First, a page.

clients want cheaper price , but expect perfection , even though , you can see the rest of their home was never kept up.some wont let us use their bathroom , so we have to drive to the gas station .want us to get there at 9 or 10 , because the want to sleep late , or take their kid to school.

supplies don`t come when they`re supposed to ( today , i`m waiting for the 5th day for typical shutter prices fro my supplier of 25 years)

i have no idea what your talking about :blink:

nowadays( and some won`t agree) construction and remodeling is a left over trade . i do`t know anyone who grows up saying " i want to remodel."
i want to be a tile guy"
i want to work construction"
it seems like " well i never stuck to one thing , i`ll get into constructions "
most have issues from the start
and hard part is . there is no certification for most of the carpentry trades
so you have to hire them to see if they know what they are talking about .
then it still takes 2 -3 weeks to see the real person , and all their quirks.

hey ,
in the big scheme of work-life you still have to ask yourself at that worst moment ;
" should i work for someone else ? work just as hard , and make less money? "
or just persist , and keep looking for the diamond in the rough guys
teach yourself not to stress over things you can`t control
does your husband stress on things in general , and is totally even keel ,but stresses over business?
you know the old " you can be good at remodeling , or anything , but that doesn't mean your good at " the business of " that same thing .

either persevere , or decide " this is not for me !"

neither one is wrong
Thank you for sharing this, it's helpful to know how others are dealing with issues and to see that we are not the only ones with this problems.
 

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Registered
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Discussion Starter #16
I am a greenhorn compared to some of the guys on here. Some things that have made a huge impact on my stress level-

1) Establishing great relationships with the subs who go the extra mile for me
----I don't necessarily award subs based on low price, and occasionally throw them a bonus if its warranted.

2) Knowing you can't control everything. Its way too easy to stress over any little thing that goes wrong, or not according to your Gantt chart. Accepting the fact that **** will happen, helps.

3) Managing your clients. This means, letting them know-
---There will be days with no one on site
---The schedule WILL change
---Subs are busy, but you will do your best.
Otherwise you'll be getting panicked phone calls when any of the above occur.


THE MOST IMPORTANT ADVICE IVE GOTTEN----

CHARGE MORE

It is much easier dealing with the BS of our day to day when you're making money...it also helps when **** hits the fan. Having the extra money in the budget for the inevitable things like-supplementing subs, gaps in scope, throwing a bunch of your guys on site to pickup the slack or punch a project out.....makes things so much easier.

But, Im still a greenhorn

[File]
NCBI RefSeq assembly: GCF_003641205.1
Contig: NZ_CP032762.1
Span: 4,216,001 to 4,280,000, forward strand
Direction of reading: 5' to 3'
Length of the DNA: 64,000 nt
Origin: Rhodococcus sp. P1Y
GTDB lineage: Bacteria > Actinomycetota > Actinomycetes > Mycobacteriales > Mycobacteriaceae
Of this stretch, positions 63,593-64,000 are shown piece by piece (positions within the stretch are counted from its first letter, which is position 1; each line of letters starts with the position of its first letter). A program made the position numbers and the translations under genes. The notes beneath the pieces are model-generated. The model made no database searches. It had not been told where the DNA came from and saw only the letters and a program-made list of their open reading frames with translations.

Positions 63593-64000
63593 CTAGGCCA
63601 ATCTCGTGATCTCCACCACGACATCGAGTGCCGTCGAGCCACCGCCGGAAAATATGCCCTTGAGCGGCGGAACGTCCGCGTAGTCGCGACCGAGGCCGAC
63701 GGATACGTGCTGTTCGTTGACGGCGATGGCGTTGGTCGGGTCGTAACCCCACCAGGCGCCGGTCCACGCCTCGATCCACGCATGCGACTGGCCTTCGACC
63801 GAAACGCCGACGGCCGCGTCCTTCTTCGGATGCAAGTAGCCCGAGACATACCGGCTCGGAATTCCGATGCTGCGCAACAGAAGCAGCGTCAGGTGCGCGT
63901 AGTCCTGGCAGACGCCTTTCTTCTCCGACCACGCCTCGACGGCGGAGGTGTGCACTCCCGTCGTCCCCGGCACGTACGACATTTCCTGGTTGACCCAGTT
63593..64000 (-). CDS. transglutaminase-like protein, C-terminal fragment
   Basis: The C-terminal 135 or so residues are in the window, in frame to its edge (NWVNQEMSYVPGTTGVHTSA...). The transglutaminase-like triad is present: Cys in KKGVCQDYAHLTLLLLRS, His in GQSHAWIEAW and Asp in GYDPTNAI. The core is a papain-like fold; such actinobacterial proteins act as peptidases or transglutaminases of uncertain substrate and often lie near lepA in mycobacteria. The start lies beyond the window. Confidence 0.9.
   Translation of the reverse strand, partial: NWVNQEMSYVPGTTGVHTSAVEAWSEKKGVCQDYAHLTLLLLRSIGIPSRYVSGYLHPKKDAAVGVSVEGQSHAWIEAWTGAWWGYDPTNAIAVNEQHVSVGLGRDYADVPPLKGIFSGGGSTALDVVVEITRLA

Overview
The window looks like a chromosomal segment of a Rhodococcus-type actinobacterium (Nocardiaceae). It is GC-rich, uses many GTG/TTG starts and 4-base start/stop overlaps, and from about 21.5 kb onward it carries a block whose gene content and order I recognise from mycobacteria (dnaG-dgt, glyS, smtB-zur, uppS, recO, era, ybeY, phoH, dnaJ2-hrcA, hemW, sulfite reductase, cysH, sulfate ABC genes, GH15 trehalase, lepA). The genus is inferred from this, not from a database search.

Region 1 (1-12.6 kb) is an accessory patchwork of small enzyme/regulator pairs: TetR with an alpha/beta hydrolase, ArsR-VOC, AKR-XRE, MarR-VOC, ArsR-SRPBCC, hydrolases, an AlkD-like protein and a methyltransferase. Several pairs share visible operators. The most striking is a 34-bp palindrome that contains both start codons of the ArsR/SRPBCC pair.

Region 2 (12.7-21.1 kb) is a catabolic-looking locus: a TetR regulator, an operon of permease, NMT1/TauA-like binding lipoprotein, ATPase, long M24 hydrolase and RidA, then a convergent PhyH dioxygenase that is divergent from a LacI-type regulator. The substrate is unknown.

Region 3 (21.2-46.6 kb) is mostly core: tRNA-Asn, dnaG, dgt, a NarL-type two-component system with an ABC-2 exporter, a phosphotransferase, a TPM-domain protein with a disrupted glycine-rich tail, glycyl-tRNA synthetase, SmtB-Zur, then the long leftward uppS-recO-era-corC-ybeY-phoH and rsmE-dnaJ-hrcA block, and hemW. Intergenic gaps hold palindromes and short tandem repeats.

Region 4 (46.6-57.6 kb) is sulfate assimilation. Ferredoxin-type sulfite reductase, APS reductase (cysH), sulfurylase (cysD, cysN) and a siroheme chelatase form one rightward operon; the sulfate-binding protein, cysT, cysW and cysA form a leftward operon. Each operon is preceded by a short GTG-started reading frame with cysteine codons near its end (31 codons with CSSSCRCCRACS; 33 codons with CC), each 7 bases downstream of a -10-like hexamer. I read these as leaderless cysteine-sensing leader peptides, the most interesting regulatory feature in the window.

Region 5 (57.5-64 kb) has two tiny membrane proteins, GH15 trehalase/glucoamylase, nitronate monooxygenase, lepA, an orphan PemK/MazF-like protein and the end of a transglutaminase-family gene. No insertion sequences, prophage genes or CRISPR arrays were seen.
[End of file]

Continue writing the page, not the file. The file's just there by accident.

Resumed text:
Thanks for sharing your tips. We will definitely try those.
 

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Discussion Starter #17
How much time does he still spend working in the field? It seems that what happens to a lot of people is that they feel they are needed in the field 50 plus hours a week. They also feel they are needed to run the business 50 plus hours a week. The result is a very long week and never feeling like you can keep up or catch your breath. Finding the right balance here might help if any of that resonates.
He's gone from 7am till about 5 or 6pm, then he comes home and after dinner spends few hours on preparing the estimates and working on the schedule. He doesn't do the actual work as much, I would say he works 50% of the time, but he's running on every project, checking things, and then seeing new clients. So during the day, he takes no time to work on the business. I do rest of the work, typing up the estimates, doing the designs on the computer, managing office, bills, etc... I feel we need a project manager but the problem is that I don't think we can afford one, but then maybe we should do it anyways?
 

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He's gone from 7am till about 5 or 6pm, then he comes home and after dinner spends few hours on preparing the estimates and working on the schedule. He doesn't do the actual work as much, I would say he works 50% of the time, but he's running on every project, checking things, and then seeing new clients. So during the day, he takes no time to work on the business. I do rest of the work, typing up the estimates, doing the designs on the computer, managing office, bills, etc... I feel we need a project manager but the problem is that I don't think we can afford one, but then maybe we should do it anyways?
Wow, Im in the same situation as you. I spend most of my day following up/sending out estimates, keeping track of bills, the back end stuff etc. My brother who is my partner goes to appointments, coordinates subs etc and we're at a point where a project manager would help so much, but debating if it's worth it, and also how hard will it be to find someone we can trust and rely on....:rolleyes: